It wasn’t that long ago that Nintendo’s Game Boy and Sega’s Game Gear were teenager’s favorites. Portable video gaming on tiny screens become even more popular as Sony introduced PlayStation Portable. Then along came the mobile phone. Geekaphone has taken an in depth look at the numbers and statistics behind the industry and have put together this informative infographic.
Android and iOS games now generate more revenue than all of Nintendo and Sony’s portable games combined; and games are the most popular mobile app category in the U.S now. As mobile phones get ever more powerful, the games become more attractive in terms of complexity and graphics. Some phones even have dedicated gaming keys and even look like portable mini gaming consoles, such as Sony Ericsson Xperia Play. Some of the latest phones, for example iPhone, have a built-in accelerometer sensor, which can be utilized by games to provide more interactive gameplay. In those so-called motion-based games, you can steer, for instance, by tilting your phone in the respective direction.
Usually for mobile games, some are preinstalled. More often they can be downloaded over the air using the phone's built-in web browser. Or they can be downloaded onto a desktop computer and then transferred to the mobile phone via a data cable. Several different technologies are available for downloadable games for feature phones, including Java, BREW, Mophun, and WGE. The technologies are incompatible between each other, although some phones support more than one of them. In addition, native mobile games for smartphones with their respective mobile Operating Systems also represent a large share of the mobile game market.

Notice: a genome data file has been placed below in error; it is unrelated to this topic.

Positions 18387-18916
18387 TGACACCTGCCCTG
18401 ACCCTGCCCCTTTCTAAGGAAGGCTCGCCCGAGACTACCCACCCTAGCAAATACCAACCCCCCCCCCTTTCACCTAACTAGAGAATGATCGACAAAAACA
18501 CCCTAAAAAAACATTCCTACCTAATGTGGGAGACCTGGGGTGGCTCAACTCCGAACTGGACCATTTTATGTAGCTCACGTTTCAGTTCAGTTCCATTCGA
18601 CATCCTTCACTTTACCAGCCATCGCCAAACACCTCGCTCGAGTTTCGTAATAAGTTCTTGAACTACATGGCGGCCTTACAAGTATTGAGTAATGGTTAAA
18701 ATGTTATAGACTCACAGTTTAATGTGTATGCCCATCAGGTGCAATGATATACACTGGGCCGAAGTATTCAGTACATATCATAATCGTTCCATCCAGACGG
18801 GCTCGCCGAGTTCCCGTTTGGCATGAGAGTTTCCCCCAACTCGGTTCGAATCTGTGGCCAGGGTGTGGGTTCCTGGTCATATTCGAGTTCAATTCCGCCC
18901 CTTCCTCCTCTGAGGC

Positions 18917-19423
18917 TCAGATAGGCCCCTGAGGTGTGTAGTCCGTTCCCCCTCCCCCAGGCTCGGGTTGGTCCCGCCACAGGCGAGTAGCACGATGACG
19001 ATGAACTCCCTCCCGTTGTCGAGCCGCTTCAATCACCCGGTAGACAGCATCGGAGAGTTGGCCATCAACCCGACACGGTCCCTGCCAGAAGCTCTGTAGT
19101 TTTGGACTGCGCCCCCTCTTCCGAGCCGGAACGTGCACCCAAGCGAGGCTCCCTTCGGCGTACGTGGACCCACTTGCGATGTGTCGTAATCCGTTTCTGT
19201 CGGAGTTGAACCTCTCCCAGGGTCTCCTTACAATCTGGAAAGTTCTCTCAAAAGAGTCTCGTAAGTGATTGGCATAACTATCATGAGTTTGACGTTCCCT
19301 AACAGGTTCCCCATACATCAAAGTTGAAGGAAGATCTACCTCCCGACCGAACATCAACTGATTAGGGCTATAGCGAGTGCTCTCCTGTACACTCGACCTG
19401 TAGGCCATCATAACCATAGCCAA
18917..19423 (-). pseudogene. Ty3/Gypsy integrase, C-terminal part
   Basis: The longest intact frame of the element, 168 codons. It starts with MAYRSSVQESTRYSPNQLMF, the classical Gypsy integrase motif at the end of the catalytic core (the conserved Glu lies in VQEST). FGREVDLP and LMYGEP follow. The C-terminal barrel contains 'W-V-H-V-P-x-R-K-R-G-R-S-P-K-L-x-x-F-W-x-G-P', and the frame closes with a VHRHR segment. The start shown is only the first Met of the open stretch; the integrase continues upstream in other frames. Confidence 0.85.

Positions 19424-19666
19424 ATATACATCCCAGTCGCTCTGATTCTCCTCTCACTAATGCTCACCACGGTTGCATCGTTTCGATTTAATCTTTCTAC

In the charts provided, Flurry shows how the age and gender demographics are divided up between the various platforms. On mobile phones, the average gamer age is 28, compared with 34 on consoles. Mobile gamers are also more heavily female (53%) than traditional gamers (only 40% female). More important fact is that there's a greater density in the 18-49 demographic on mobile than on traditional platforms.
Mobile gaming is big and getting bigger. According to the New York Times, quoting Gartner, game-related spending is on pace to reach $112 billion by 2015, and mobile gaming is expected to increase to a 20 percent share of gaming platforms by 2015. Mobile is expected to hold the largest growth of all platforms over that time.
"Serious games," or games that are meant for purposes outside of pure entertainment, can cover areas from military simulators to education about climate change. These games are often found on the PC. Mobile platforms, with their wide adoption and increasingly powerful technology, also offer a viable opportunity for serious games. Mobile phones are mobile sensor platforms embedded with various sensors. Accelerometers and gyroscopes are already seeing wide adoption in mobile phone for game design. Mobile game designers also recognize the potential of global positioning systems and compasses as good design tools. Building serious games for mobile is the art of creating an application that takes advantage of the mobility of a platform. Educational games may work better on mobile devices than stationary hardware. Education that seamlessly integrates with students' existing familiarity with mobile devices can be very effective. Mobile learning isn't a heightened, amazing new form of pedagogy that's been invented, but is a form of behavior change applied to learning. The potential for mobile devices to support serious games for very young children specifically is interesting to explore.